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Regina city council approves new arena, all catalyst project recommendations


The work of Regina’s Catalyst Committee has come to a close after city council officially passed all of the group’s recommendations for four priority projects aimed at revitalizing downtown.

“This is an important vote. This will shape our city. It’s easy to find a thousand reasons not to do something, but sometimes you just have to be courageous,” said Catalyst Committee co-chair and coun. Bob Hawkins before the vote.

The Catalyst Committee recommended four priority projects. The first priority project is a non-vehicular trail system that connects the city’s districts to the downtown core.

Its second priority is a new aquatic centre located at the current site of the Lawson Aquatic Centre. A new central library located downtown is the third priority and a new multi-purpose event centre is ranked fourth.

Council previously voted in favour of a new aquatic centre. However, they pressed pause on the other catalyst recommendations after deciding more public consultation was needed for the proposed downtown arena project.

Following more than 30 delegations at its meeting the day prior, council voted on each of the other three projects individually on Thursday. The trail system passed unanimously, the library was supported in a 10-1 vote and the downtown arena passed by a vote of 8-3.

“If you’re trying to revitalize downtown, and we get asked all the time how are you going to do it, it [an arena] is not a silver bullet but it’s one of the way in which you revitalize and create something new,” said Regina Mayor Sandra Masters.

The amount of support and opposition residents have for a downtown arena depends on which survey City of Regina officials are looking at.

The city conducted two different polls – a scientific poll and an online survey – to better understand the desire for a new multi-purpose event centre and where residents want to see it built. The results vary based on which poll is being considered.

“Both polls have validity,” city manager Niki Anderson said.

“If your question is ‘I want to know what the average resident in Regina equally represented in each ward thinks,’ you’re going to pay more attention to the results of the scientific poll.”

The scientific poll randomly selected 100 residents from each ward for a total of 1,000 participants. They were polled over the phone.

In the scientific poll, about two-thirds of participants believe a new multi-purpose event centre is needed. Of those two-thirds, participants' support is split between the downtown location and a location outside of the city’s core.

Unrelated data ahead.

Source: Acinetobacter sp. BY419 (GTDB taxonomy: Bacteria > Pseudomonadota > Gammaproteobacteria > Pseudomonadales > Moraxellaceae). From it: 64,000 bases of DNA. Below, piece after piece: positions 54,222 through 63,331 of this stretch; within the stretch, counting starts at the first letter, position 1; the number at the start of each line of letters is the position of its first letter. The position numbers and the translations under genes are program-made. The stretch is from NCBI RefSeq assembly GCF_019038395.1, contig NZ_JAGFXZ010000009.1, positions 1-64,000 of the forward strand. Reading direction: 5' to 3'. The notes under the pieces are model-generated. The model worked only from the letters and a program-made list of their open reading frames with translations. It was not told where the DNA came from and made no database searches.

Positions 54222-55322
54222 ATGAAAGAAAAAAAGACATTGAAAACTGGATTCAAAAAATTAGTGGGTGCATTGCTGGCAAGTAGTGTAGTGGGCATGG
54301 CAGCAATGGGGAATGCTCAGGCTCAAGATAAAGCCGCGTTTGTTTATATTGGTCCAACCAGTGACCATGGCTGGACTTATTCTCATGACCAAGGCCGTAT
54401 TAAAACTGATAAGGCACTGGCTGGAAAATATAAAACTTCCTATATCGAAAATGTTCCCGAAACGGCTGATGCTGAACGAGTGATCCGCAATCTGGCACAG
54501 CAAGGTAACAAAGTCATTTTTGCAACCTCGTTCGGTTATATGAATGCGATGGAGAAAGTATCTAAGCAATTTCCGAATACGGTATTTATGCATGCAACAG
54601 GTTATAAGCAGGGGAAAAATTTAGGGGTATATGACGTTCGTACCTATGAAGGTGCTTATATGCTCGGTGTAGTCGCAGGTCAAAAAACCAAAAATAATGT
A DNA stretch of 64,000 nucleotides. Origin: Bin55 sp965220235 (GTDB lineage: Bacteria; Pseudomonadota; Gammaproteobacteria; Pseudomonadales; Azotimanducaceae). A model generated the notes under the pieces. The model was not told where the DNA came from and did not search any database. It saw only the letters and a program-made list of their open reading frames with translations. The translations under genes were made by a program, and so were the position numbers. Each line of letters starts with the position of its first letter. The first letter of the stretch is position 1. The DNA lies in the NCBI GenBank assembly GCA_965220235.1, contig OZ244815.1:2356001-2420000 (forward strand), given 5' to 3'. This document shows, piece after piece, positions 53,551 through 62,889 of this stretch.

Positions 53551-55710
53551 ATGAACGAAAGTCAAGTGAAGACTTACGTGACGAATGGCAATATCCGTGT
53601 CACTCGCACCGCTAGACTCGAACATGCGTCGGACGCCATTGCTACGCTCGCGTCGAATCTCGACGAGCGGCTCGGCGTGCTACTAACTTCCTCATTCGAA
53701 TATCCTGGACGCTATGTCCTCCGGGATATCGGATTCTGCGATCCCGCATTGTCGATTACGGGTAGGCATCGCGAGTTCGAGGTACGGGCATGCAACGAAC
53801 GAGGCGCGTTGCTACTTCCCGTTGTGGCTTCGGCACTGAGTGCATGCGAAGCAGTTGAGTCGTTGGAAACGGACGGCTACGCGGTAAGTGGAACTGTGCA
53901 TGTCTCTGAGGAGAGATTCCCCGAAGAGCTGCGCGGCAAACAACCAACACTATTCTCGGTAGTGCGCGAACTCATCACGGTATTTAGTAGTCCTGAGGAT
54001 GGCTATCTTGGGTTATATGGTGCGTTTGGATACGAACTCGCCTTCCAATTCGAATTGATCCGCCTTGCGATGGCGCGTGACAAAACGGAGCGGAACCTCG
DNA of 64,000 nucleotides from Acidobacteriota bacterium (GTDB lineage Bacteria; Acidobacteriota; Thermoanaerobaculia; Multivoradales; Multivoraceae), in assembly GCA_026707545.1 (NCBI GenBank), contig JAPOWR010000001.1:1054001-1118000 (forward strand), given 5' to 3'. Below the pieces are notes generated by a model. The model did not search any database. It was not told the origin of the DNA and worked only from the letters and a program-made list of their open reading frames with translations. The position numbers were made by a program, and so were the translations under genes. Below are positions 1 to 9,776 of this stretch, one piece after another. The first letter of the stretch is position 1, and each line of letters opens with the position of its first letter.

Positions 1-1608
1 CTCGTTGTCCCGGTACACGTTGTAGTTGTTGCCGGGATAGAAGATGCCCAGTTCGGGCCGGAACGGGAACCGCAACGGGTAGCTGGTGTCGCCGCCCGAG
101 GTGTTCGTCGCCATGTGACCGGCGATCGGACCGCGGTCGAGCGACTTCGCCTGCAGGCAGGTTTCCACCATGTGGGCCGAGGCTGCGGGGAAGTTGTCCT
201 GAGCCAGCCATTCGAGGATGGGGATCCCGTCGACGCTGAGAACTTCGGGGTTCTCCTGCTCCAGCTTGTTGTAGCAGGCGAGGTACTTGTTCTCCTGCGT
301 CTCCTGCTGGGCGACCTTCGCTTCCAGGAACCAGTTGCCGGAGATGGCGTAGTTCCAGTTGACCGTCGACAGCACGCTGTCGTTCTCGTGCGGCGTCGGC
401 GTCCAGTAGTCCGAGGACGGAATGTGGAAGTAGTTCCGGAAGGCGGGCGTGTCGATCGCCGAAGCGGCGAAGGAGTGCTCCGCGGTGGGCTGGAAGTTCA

The proposed downtown arena is ranked fourth on the list of projects recommended by the Catalyst Committee. Thirty per cent of participants in the scientific poll want it removed from the priority list. The other 70 per cent either agreed with the ranking or wanted it ranked as a higher priority.

“Thirty per cent is not insignificant, but it’s not the majority either,” Masters said.

“We have a Brandt Centre. It needs love or replacement and I think the scientific survey shows the majority of people in the City of Regina believe that to be also the case.”

A second survey was offered online to all Regina residents. More than 8,000 people participated.

In that survey, 53.1 per cent of participants said the new arena is not needed, while 43. 8 per cent thought it was necessary.

Fifty-one per cent of online respondents believe the event centre should be removed from the catalyst committee’s priority list. The other half is split evenly between those who think the ranking is appropriate and those who see the arena as a higher priority.

“There is quite a discrepancy between the two [polls], so it is giving you different information online compared to the scientific one,” president of Forum Research Lorne Bozinoff said. Bozinoff helped conduct the surveys.

“I would say [the discrepancy] is typical. What it [the online survey] does show is that there was a group of people who feel strongly about this issue, but that group is not representative of the rest of the community.”

The city conducted the surveys from March 9 to 19. The scientific survey has a margin of error of +/- 3.09 per cent 19 times out of 20. A margin of error cannot be determined for the online survey.

In its discussions, council decided that the location of the multi-purpose event centre could also be in the “greater downtown” area, if the opportunity presents itself.

“I think some councillors wanted some flexibility. Perhaps that’s across the rail tracks into the Warehouse District between Albert and Broad Street and not limiting those options for the very same reason,” Masters said.

Even though the recommendations passed, Masters said these projects will not be ready for construction tomorrow.

The city will continue to chip away at design concepts, funding opportunities and other planning for each individual project. When the time comes, council will still have to vote on the project budgets, locations and designs.

“It’s a concept plan. It’s about readiness so that when opportunities arise we’re ready for them,” Anderson said. Top Stories

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